The ninth annual Athena Film Festival cited by The Hollywood Reporter for their diligent and continuous work in empowering and celebrating fierce and fearless women:
The ninth annual festival screened films centered on women leaders, awarded trailblazers making their mark in their respective fields, hosted panels like "Time's Upx2" and more.For nine years, the Athena Film Festival — co-founded by the Athena Center for Leadership Studies at Barnard College and Women and Hollywood — has worked to spotlight women leaders across different industries."Initially, the idea was to give a place to showcase great women’s stories that were being made into films and to give women an opportunity to have those films made," festival co-founder Kathryn Kolbert told The Hollywood Reporter at Friday's awards ceremony. "We're just celebrating fierce and fearless women."This year's slate of award winners included Can You Ever Forgive Me? director Marielle Heller and Time's Up founding member and lawyer Nina Shaw, while multihyphenate Desiree Akhavan took home the breakthrough prize."There’s something really exciting about being the first to do something. As much as it sucks to feel like there’s not enough opportunities out there, and that you’re alone in that struggle, it’s also really exciting to say, 'I get to break that barrier.' I get to be the person who says something that hasn’t been said before," Akhavan told THR. "Like, how many times have you seen movies about some straight white guy who’s single and some straight white girl who’s single, really like each other, want to get together, and how the fuck are they going to make it happen? That story is boring. I’d like to tell a different one."For Akhavan and other women filmmakers to be able to tell their stories, she says network studios and production companies need to "put their money where their mouth is."Toronto International Film Festival co-head Cameron Bailey seems to be doing so, as he won this year's Athena leading man award."It’s very important that men are recognized because they’re half, if not more, of the battle," Kolbert said. "One of the reasons we started the leading man award is to recognize the contributions of great men who are willing to be advocates for women, and we’d like to see many, many more of them."Bailey told THR that at TIFF, they're doing everything they can in terms of programming. Going forward, he said it's important to "listen to what women filmmakers need, and give them opportunities wherever we can."Throughout the weekend at the Athena Film Fest, films such as Ask for Jane, Fast Color and I Am Somebody’s Child: The Regina Louise Story are being screened. Overall, 70 percent of the movies are female-directed, and 25 percent were helmed by women of color.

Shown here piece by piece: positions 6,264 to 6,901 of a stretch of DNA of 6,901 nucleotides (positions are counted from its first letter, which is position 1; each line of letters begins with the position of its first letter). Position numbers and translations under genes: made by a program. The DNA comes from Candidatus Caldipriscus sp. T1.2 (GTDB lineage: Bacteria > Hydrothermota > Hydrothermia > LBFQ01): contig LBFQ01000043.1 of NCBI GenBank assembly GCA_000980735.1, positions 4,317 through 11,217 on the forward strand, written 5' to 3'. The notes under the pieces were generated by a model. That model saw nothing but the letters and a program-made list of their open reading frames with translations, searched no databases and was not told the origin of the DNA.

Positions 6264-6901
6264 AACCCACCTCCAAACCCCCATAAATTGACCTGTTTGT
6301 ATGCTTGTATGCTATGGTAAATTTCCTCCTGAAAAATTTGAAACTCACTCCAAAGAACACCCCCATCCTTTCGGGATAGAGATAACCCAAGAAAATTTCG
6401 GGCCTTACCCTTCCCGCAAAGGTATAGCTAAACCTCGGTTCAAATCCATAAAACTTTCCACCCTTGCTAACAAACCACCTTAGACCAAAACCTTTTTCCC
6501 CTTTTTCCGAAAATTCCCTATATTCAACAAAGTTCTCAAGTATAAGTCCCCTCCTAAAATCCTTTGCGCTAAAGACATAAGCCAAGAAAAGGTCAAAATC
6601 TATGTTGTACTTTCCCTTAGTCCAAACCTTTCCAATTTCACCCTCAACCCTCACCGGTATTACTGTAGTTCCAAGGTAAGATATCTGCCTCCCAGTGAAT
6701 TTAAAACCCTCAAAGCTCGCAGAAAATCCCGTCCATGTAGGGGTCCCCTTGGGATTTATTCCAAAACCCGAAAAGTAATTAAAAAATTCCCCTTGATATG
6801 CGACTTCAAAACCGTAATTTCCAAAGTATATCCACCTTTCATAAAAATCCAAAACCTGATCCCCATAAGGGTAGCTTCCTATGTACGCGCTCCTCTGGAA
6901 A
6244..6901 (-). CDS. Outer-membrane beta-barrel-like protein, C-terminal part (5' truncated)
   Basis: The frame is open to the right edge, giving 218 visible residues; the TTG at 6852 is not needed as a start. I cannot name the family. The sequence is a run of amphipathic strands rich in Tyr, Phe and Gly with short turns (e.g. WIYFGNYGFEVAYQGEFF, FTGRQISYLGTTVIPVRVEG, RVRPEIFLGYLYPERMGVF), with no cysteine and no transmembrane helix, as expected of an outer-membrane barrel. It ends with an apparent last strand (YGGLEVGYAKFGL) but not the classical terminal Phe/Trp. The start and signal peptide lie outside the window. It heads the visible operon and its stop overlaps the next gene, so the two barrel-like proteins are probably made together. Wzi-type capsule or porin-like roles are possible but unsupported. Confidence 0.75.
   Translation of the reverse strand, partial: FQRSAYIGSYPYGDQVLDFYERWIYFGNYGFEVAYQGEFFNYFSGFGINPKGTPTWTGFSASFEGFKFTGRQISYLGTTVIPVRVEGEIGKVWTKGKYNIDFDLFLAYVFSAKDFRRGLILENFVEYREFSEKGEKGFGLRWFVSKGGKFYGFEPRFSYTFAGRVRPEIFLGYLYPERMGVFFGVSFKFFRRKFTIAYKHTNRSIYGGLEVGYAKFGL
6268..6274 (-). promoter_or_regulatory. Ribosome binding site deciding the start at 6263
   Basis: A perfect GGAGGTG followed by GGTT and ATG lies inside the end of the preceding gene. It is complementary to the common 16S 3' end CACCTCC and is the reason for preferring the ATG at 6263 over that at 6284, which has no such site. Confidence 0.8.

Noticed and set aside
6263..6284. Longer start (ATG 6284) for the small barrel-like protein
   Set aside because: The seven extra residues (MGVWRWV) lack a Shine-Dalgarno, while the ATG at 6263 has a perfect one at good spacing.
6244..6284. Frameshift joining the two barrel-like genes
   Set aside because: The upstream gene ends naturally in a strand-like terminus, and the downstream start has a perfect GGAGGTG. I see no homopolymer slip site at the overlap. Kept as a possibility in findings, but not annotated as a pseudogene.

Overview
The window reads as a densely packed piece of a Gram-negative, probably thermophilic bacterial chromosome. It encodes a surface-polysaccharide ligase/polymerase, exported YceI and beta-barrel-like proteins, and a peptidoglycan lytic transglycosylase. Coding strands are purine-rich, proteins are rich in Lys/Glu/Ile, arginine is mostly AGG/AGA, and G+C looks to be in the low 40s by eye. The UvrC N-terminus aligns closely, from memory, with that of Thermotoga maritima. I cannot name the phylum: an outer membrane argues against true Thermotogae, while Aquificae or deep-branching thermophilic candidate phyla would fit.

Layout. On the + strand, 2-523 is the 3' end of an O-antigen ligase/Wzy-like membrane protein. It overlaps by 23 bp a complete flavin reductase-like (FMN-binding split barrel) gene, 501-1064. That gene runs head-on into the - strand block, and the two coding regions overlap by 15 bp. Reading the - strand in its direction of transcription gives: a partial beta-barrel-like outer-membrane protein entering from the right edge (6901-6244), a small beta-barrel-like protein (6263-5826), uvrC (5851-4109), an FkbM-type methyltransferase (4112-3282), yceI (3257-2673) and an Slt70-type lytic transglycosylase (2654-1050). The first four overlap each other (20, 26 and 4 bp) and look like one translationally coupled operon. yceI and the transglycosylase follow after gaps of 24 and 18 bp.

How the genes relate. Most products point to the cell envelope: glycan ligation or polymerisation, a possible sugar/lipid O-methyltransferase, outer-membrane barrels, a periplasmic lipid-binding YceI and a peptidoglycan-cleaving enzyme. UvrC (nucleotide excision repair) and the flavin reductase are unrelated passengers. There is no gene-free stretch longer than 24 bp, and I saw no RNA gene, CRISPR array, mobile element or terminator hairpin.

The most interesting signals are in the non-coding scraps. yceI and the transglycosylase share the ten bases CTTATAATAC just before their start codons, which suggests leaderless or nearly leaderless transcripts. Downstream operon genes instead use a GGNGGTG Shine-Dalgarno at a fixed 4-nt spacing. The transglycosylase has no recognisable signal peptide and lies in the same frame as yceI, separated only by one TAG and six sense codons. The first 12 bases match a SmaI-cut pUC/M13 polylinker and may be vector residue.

Read the rest of Allison Crist's article here.